The State of Texas by the act of 1883 withdrew its public lands from sale. The prior act of 1879 had offered them for sale. Whether the act of 1883 withdrew them or not could have no bearing upon the question whether these defendants had complied with the act of 1879 in relation to having the surveys made of the lands which they applied to purchase. If the lands had not been withdrawn, the parties' rights in them would depend upon whether they had been surveyed, and if they had not, they had no right to them. Whether they had or had not complied with the act of 1879 was not a Federal question. If the court had decided that the survey actually made was a sufficient compliance with the act, but that defendants obtained no vested rights in the land by virtue of such survey, and that the act of 1883 was effectual in withdrawing such lands from market, that decision would have been reviewable here, and in that case this court would determine for itself what rights the parties obtained under the act of 1879, and whether by what they had done they had obtained any rights which could not be unfavorably affected by the act of 1883.

It is, however, urged that the Texas courts for many years had construed the acts passed by the State relating to surveys of its public lands as permitting what are termed "adoptive surveys," i.e., surveys adopted from those which had once been made in the field, and that the act of 1879 in simply providing for surveys of lands for which applications to purchase might be made left it to the general law, which provided the details and manner of carrying out such survey. The construction of the general law which had been thus given by the courts upon the question of what was a sufficient survey, it is claimed, had become a rule of property which parties were entitled to rely upon, and which no court could overturn, and if it did so, a contract was impaired, and the judgment was reviewable by this court. The proposition cannot be maintained as a basis for giving this court jurisdiction upon writ of error to the state court. It ignores the limits to our jurisdiction in this regard, which, as has been seen, is confined to legislation which impairs the obligation of a contract. 125 and 159 U.S., supra.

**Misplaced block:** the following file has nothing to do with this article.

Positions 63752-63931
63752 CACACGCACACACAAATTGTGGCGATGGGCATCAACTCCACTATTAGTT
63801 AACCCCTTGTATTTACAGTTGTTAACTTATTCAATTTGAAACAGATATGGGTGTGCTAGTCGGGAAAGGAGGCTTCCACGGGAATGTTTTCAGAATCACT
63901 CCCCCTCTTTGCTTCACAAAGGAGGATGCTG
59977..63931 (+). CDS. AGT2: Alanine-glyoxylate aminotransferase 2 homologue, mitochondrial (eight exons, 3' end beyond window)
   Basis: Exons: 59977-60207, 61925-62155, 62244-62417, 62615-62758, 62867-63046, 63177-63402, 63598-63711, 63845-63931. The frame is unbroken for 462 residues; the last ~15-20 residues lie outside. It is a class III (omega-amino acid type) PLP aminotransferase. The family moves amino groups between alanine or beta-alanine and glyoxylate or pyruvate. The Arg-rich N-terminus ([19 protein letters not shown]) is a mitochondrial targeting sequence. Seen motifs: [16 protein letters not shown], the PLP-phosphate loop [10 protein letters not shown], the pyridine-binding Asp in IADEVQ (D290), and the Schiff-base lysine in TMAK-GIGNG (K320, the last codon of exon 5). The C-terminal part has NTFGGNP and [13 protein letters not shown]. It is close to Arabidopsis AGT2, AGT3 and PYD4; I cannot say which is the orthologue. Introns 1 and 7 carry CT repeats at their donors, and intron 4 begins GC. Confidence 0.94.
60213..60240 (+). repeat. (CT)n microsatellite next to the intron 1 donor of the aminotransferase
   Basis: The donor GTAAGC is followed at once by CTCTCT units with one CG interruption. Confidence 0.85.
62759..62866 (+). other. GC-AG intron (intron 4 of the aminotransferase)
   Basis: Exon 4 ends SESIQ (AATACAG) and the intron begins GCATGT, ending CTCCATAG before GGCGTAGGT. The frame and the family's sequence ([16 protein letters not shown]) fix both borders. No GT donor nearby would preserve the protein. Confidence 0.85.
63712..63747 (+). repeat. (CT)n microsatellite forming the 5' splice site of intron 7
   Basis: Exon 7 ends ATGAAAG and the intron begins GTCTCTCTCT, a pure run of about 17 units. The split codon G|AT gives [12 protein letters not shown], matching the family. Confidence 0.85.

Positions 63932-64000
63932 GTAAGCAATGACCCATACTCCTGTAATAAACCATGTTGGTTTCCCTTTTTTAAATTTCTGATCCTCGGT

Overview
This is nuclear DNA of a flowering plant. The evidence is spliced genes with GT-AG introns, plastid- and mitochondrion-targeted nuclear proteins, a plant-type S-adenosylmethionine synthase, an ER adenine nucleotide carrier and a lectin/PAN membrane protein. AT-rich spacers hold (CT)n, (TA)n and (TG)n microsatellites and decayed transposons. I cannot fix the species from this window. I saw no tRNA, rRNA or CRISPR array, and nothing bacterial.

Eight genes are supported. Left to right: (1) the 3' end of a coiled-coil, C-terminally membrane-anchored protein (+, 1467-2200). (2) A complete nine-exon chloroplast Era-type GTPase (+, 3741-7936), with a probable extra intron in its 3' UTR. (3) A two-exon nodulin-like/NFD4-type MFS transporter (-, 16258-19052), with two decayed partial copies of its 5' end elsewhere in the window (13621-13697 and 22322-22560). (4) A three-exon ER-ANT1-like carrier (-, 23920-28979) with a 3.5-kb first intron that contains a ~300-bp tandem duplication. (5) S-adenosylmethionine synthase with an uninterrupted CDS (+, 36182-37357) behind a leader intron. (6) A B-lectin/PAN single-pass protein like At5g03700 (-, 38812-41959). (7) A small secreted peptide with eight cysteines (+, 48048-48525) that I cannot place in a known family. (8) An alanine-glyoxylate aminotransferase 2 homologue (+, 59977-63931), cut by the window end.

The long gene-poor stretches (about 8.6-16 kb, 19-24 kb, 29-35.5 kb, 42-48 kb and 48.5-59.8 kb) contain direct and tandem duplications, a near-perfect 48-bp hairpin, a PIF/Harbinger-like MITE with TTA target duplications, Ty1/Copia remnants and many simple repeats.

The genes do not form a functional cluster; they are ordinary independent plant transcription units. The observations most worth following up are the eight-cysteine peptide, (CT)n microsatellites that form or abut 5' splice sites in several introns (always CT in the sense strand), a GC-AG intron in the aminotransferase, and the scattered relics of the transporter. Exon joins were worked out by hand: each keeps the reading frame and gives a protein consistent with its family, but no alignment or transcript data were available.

The argument involves the claim that jurisdiction exists in this court to review a judgment of a state court on writ of error when such jurisdiction is based upon an alleged impairment of a contract by reason of the alteration by a state court of a construction theretofore given by it to such contract or to a particular statute or series of statutes in existence when the contract was entered into. Such a foundation for our jurisdiction does not exist.